I learned recently that when you are working with data structures in GameMaker, you have to be very careful.
When you create a data structure in GMS, the
ds_*_create() function returns an integer value which is the
id of the data structure. You then use this
id whenever working with that data structure.
When you destroy the data structure, this frees up the memory that the data structure used, and the data structure is now longer accessed.
If you take that
id and test to see if the data structure exists, using the
ds_exists() function, it should return
The operative word being “should”. It doesn’t always.
Why not? Because, the GameMaker runtime reuses the
ids, and if you create a new data structure, it will hand out that
id that belonged to the data structure that was just destroyed.
To illustrate the example, we’ll use a ds_stack:
var a = ds_stack_create(); ds_stack_destroy(a); var b = ds_stack_create(); show_message(string( ds_exists(a, ds_type_stack)));
You would think that
(a, ds_type_stack) would return
false. But it doesn’t, because
ds_stack b just moved into
ds_stack a‘s old address.
Apparently the correct practice, which is not mentioned in the manual, is to immediately clear the value of
a after destroying the
ds_stack that it points to, like so:
ds_stack_destroy(a); a = undefined;
If you do that, then a no longer points to an address that can potentially be used by another data structure, and you’re safe, even if
b has the same address as
a once did.
Of course there’s still a problem if multiple variables all point to that same destroyed data structure. This is probably a somewhat rare circumstance, but could possibly by the case in some circumstances, for example if you have a global variable, or controller object, holding a data structure that is accessed by multiple instances of some common object. Keeping track of every variable that references the destroyed data structure and clearing all of them when the data structure is destroyed is not an easy thing to do.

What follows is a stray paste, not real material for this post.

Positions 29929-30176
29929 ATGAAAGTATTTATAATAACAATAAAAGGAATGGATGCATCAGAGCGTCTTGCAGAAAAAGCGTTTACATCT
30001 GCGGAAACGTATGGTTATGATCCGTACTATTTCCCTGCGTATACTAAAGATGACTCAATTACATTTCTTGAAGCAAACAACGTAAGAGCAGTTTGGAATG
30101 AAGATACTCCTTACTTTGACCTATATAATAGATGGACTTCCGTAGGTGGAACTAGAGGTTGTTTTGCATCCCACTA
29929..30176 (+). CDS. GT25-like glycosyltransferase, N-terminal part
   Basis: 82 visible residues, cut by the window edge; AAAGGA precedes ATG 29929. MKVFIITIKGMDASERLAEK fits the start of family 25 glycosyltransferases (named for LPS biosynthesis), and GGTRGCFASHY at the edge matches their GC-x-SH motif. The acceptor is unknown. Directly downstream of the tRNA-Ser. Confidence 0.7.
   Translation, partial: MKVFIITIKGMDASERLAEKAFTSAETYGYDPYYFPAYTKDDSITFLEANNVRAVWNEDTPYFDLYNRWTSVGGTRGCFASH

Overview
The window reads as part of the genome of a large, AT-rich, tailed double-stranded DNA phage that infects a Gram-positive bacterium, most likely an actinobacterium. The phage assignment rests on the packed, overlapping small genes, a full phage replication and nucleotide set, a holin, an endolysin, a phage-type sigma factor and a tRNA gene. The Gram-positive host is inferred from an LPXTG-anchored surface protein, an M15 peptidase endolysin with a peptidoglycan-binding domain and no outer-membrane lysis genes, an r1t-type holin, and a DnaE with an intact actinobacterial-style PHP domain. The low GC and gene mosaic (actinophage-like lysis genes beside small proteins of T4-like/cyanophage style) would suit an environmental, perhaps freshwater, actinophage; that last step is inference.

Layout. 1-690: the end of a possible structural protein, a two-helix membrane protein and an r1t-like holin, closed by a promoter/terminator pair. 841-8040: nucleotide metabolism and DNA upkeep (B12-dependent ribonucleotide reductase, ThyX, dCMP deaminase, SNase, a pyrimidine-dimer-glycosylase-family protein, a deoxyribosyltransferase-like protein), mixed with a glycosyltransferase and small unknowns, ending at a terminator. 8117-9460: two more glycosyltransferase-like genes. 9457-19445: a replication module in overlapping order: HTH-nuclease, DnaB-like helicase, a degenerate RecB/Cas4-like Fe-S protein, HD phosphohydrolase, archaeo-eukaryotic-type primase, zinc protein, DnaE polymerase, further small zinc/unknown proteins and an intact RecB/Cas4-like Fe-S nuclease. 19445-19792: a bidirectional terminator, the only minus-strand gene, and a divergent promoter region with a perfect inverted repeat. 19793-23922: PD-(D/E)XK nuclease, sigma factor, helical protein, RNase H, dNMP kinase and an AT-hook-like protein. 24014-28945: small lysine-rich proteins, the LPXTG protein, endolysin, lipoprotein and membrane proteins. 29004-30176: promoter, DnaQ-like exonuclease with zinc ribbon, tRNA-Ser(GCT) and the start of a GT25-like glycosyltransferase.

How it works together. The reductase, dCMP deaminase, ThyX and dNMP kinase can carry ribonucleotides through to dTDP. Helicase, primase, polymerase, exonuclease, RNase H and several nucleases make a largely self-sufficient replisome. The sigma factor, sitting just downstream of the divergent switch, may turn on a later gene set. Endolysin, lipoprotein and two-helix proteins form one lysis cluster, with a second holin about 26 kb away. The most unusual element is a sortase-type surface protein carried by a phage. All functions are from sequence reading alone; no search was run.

Update: Thanks to @YellowAfterLife for the very clever tip!
— Vadim (@YellowAfterlife) December 20, 2016
In other words, do this:
//original declaration: a = ds_stack_create(); //aliases b = a; c = a; //destroy the data structure AND clear the variable ds_stack_destroy(a); a = -1; // this destroys the array a, and therefore kills b and c's references to it d = ds_stack_create(); ds_exists(a, ds_type_stack); //returns false ds_exists(b, ds_type_stack); //returns false, despite not knowing to clear b ds_exists(c, ds_type_stack); //returns false, despite not knowing to clear c ds_exists(d, ds_type_stack); //returns true
Actually, don’t do that. I just tested it, and it doesn’t work. I must have misunderstood @YellowAfterlife or maybe he didn’t think through his advice carefully enough. I’m currently waiting for an answer on this, and will update it with something that does work, or a full retraction, once I have it.
It’s debatable whether the re-use of handles like this is in fact a good practice, but at the moment it’s the way GameMaker works, and has worked, for years. To some extent, re-use is probably impossible to avoid entirely, but the discovery that they are re-used so soon after being freed is a bit of a shocker.